simple dresses of their mistresses.
Many were driving about in their master's carriages, or riding on horses which are often lent to them on Sunday afternoons; all seemed intensely happy and satisfied with themselves.
-- told me that old Sam Houston lived for several years amongst the Cherokee Indians, who used to call him the Raven or the Big drunk.
He married an Indian squaw when he was with them.
Colonel Ives, aid-de-camp to the President, has just arrived from Richmond, and he setraordinary familiarity and kindness.
John told me that the General would let him buy his freedom whenever he chose.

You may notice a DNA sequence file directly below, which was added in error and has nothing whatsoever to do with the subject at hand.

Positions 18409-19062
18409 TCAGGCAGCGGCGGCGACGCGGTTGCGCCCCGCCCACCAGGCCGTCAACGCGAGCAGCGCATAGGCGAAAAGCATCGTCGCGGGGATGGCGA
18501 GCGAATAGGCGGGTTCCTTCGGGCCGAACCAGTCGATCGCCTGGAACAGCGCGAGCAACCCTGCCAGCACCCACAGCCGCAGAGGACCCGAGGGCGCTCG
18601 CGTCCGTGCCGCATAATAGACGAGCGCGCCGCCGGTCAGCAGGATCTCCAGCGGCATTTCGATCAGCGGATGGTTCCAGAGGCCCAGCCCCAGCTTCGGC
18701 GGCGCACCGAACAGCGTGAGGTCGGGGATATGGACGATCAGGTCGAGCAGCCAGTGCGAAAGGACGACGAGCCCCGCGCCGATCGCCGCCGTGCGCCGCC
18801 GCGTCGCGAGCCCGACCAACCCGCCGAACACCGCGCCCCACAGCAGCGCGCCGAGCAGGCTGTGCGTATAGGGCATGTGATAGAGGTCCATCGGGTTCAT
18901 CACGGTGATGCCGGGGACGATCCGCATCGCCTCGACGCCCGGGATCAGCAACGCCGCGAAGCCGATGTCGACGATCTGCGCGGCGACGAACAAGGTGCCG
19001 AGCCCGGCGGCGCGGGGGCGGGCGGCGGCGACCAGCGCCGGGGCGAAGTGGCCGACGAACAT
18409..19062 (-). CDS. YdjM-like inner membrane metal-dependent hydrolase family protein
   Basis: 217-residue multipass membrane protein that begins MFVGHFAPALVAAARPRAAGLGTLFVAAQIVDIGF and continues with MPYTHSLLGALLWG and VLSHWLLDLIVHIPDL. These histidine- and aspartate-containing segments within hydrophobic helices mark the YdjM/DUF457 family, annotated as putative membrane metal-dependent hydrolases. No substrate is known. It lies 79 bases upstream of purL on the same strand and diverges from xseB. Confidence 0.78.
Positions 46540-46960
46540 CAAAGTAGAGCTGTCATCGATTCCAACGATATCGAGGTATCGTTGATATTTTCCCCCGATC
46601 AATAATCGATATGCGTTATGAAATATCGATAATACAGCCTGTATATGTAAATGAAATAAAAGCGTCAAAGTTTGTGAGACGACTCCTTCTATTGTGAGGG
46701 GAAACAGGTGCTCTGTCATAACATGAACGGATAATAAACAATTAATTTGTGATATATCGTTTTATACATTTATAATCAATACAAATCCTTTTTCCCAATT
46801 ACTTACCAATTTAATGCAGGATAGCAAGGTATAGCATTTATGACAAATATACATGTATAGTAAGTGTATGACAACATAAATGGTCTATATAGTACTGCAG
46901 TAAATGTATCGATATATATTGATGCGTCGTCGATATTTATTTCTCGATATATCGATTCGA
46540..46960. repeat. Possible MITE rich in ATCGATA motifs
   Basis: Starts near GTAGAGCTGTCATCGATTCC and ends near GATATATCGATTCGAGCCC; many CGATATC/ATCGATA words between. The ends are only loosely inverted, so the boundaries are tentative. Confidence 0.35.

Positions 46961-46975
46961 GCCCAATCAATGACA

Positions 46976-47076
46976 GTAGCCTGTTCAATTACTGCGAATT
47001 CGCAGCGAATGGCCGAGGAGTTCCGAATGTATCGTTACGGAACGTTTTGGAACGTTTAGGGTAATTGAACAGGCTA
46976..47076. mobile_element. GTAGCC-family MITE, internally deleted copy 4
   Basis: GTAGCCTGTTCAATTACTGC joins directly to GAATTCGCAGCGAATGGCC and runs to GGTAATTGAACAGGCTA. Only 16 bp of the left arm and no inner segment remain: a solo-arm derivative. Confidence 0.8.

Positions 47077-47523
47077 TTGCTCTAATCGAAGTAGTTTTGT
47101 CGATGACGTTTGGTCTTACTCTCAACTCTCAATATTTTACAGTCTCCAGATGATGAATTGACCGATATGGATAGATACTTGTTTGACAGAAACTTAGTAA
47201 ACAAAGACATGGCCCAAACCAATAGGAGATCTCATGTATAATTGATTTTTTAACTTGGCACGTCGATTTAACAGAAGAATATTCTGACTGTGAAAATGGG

He is a barber by trade, and was earning much money when he insisted on rejoining his master and going to the wars.
I left Houston by train for Navasoto at 10 A. M. A Captain Andrews accompanied me thus far: he was going with a troop of cavalry to impress one-fourth of the negroes on the plantations for the Government works at Galveston, the planters having been backward in